Born Of Frustration / Tomorrow / Sit Down / She’s A Star / Out To Get You / Johnny Yen / Upside Downside / Sometimes / Gold Mother / Sound / Laid / Ring The Bells / Traffic / Not So Strong / Getting Away With It (All Messed Up)
review by oneofthethree
So another secret warm-up gig it is. Oran Mor is in the crypt of a converted church in one of the more salubrious suburbs of Glasgow. It’s an interesting venue. Due to its structure it has a very low roof which doesn’t help the sound and pillars in some odd places that obscure the view from many parts of the room.
Anyway, James come around 8.45 and launch into the opening bars of Born Of Frustration. It’s clear from the start that the crowd are up for it, as they always are in Glasgow, although here a bit more controlled than at the Academy earlier in the year. What’s clear from the start is that Tim is in fine form vocally, the best he’s been to date and that there are going to be sound problems. At various points in the evening Larry is almost inaudible and from the end of Frustration right through to Gold Mother, you can’t hear Andy’s trumpet at all. That said, James are no strangers to issues with sound and tonight, as they usually always do, they conquer it and more.
Tomorrow is fast, frenetic and rather wonderful. Sit Down is next and met with either rapturous cheers or groans from those who think a warm-up gig is no place for it. For me, it’s been reinvigorated this tour by the way it’s been played – with the keyboard intro but then dead straight down the middle.
She’s A Star is disappointing as Larry’s guitar appears to be completely absent from the first half of the song. Those that have heard it on the tour to date know this is one of the best moments of the set. He’s a little obscured by a pillar so I can’t see whether it’s a new arrangement or whether there’s a sound problem. But it takes the edge off the song.
Out To Get You is a known crowd favourite in these parts. It brought the house down at the Academy and it gets a similar reception tonight. Similarly Johnny Yen is superb, drawn out, improvised middle section, ever changing. It’s a song over 20 years old and still evokes more passion and excitement than any of the bands that are going to grace the stage with them tomorrow.
Upside Downside continues to grow. Andy’s presence, when you can hear it, adds some beautiful shadow and shade to the song. The lyrics are again pretty much unchanged and it’s maybe a mystery now why Tim needs the lyric sheets for this one.
As this set is primarily a warm up for tomorrow and helping them with timing and the pacing of the set due to a typical Jamesian lack of rehearsals, it’s a bit more hit heavy than many would have liked, myself included. But it works fantastically well as a show, as would be evidenced tomorrow. Sometimes is as agitated, pulsating and exhilirating as ever, building and building to its climax of layered vocals. The band are clearly enjoying this and the crowd are lapping it up.
Gold Mother and Sound are exercises in the band demonstrating their craft, and so much of what was lost in James when Larry left. Some of us older types made constant references in the post Best Of era to the sheer dynamics of the Larry era live show and what had been lost (with no disrespect intended to Mike and Adrian). James were so unpredictable, all over the place yet so vibrant so spontaneous live in that period that we were seen as mad, but I think the evidence of the past four months have convinced everyone that the James line up we’re seeing now is pushing the envelope in a way that most bands wouldn’t even dare think about, yet alone pulling off. There’s a part in Gold Mother where it seems as if the song is about to come to a messy halt and it just soars out of nowhere.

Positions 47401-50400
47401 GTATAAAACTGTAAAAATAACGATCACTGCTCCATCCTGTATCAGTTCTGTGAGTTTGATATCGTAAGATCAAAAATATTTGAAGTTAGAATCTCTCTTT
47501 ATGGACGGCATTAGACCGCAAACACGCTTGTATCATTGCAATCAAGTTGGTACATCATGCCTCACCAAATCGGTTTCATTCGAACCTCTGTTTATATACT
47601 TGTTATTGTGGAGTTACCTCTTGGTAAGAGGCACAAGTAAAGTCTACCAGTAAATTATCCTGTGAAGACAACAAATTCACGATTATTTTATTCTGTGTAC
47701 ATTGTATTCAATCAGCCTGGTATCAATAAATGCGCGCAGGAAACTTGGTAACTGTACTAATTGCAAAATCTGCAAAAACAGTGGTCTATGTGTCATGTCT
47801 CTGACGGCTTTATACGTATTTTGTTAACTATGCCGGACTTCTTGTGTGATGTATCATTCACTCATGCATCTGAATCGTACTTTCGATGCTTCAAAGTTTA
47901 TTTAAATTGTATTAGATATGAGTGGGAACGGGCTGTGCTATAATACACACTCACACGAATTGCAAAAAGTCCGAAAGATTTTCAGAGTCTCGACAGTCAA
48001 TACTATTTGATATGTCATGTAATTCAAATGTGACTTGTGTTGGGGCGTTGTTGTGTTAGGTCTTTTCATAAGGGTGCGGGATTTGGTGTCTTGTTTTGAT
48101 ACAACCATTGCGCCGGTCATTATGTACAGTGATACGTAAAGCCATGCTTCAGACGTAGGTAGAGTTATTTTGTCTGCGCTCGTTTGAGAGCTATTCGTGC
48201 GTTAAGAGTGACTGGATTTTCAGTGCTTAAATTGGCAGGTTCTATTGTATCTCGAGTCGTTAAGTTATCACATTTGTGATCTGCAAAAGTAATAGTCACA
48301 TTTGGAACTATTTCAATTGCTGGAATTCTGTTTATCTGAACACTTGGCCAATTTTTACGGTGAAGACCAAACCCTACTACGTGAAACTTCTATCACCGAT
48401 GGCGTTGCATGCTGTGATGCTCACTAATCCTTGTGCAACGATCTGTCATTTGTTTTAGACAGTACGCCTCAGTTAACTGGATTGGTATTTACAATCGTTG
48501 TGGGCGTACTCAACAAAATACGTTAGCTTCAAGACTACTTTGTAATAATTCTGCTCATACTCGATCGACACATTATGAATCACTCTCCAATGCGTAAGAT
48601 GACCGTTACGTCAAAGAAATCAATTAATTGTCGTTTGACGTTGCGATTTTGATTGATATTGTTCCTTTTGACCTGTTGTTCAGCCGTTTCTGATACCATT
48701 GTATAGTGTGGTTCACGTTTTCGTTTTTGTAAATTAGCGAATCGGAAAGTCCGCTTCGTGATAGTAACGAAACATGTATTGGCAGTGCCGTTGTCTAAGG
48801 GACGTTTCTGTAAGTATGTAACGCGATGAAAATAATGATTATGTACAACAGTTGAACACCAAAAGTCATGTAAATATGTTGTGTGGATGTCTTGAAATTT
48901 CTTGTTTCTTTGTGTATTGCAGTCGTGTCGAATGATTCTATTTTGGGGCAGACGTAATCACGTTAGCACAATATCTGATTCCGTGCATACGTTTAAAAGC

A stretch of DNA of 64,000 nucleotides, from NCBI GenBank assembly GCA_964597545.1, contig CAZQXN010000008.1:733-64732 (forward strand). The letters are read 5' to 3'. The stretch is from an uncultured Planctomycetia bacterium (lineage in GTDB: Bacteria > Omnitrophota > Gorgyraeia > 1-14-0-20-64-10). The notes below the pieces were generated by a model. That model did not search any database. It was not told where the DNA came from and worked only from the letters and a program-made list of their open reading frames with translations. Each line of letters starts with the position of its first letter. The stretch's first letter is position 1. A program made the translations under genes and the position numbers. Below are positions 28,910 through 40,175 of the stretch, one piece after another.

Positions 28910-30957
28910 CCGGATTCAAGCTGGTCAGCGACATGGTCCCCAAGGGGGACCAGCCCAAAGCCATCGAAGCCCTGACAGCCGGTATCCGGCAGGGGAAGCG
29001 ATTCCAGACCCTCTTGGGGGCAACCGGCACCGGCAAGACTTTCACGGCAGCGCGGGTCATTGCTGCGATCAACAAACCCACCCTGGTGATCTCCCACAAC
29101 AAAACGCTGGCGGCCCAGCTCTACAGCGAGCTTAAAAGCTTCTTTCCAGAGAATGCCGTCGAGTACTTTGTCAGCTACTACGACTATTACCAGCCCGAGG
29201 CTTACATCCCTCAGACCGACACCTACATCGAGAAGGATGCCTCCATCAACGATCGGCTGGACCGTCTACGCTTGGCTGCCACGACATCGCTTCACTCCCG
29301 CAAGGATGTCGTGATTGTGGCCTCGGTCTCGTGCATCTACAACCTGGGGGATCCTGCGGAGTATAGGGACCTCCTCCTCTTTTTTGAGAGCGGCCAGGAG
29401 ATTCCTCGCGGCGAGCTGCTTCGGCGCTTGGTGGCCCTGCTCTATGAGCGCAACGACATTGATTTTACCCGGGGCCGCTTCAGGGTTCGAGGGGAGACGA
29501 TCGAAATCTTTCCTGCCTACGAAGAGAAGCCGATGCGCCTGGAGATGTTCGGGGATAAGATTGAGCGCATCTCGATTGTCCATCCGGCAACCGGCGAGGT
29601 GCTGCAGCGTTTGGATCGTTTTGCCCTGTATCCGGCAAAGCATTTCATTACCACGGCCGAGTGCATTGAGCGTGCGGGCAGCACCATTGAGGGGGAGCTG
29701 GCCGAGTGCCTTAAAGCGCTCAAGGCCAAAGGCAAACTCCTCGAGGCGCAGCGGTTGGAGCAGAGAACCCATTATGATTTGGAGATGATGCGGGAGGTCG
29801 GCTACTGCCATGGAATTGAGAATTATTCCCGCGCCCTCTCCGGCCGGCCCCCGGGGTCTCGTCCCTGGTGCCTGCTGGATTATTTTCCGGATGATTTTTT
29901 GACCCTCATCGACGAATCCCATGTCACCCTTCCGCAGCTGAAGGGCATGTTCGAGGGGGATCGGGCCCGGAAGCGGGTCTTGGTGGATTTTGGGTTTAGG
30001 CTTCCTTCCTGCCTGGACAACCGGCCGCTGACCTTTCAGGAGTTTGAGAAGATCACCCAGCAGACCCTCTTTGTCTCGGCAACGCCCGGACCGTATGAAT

Laid is a bit throwaway if we’re being honest, but the crowd love it to bits. Tim announces that Ring The Bells will be the last song of the set “tomorrow night”. I think I’ve said enough for you to get my opinion on this one, it feels like the song is never going to end and you never want it to as Tim dances himself into a frenzy, Andy hollers into his mic in between his trumpet burst and the guitars build and build and build. Stunning stuff.
The encore starts with the second ever performances of Traffic and Not So Strong, Tim apologising in advance if they mess them up. Traffic is meandering and beautiful with a very simple chorus that sounds like “dream a lie”, before speeding into a shotgun-style barrage of lyrics from Tim and then an extended improvised outro.
Not So Strong is the real highlight though, starting with a series of boxing analogies over a brooding and menacing backing, before opening out into a vast wide musical melange of guitar, keyboard and trumpet that works perfectly and lyrics that are pretty much fine as they are despite being work in progress. Tim says at the end “that was fucking good, wasn’t it?” Too right. Waiting for 2008 for this album is going to be a long long wait.
Getting Away With It starts and then stops, as the sound problems mean Dave can’t be heard. The song has become somewhat of an anthem for the band and it’s a real shame Mercury never took the time to promote it properly as it could have relaunched James in 2001. Tonight, it’s everything it’s always been. Tim’s dancing is frenetic and Larry and Andy add those little flourishes that make it special.
And then that’s it. A great night. James yet again overcoming technical gremlins and likely under-rehearsal to deliver a sharp and breathtaking set to a small crowd. A little hit heavy maybe, but this was more a genuine warm-up than the secret gigs of Hoxton and Nambucca, and when the band are this good, it’s a bit churlish to complain.
review by Robin
Pouring rain, overpriced rum and fat bastards elbowing me through the first four songs could not overshadow the greatness of the gig.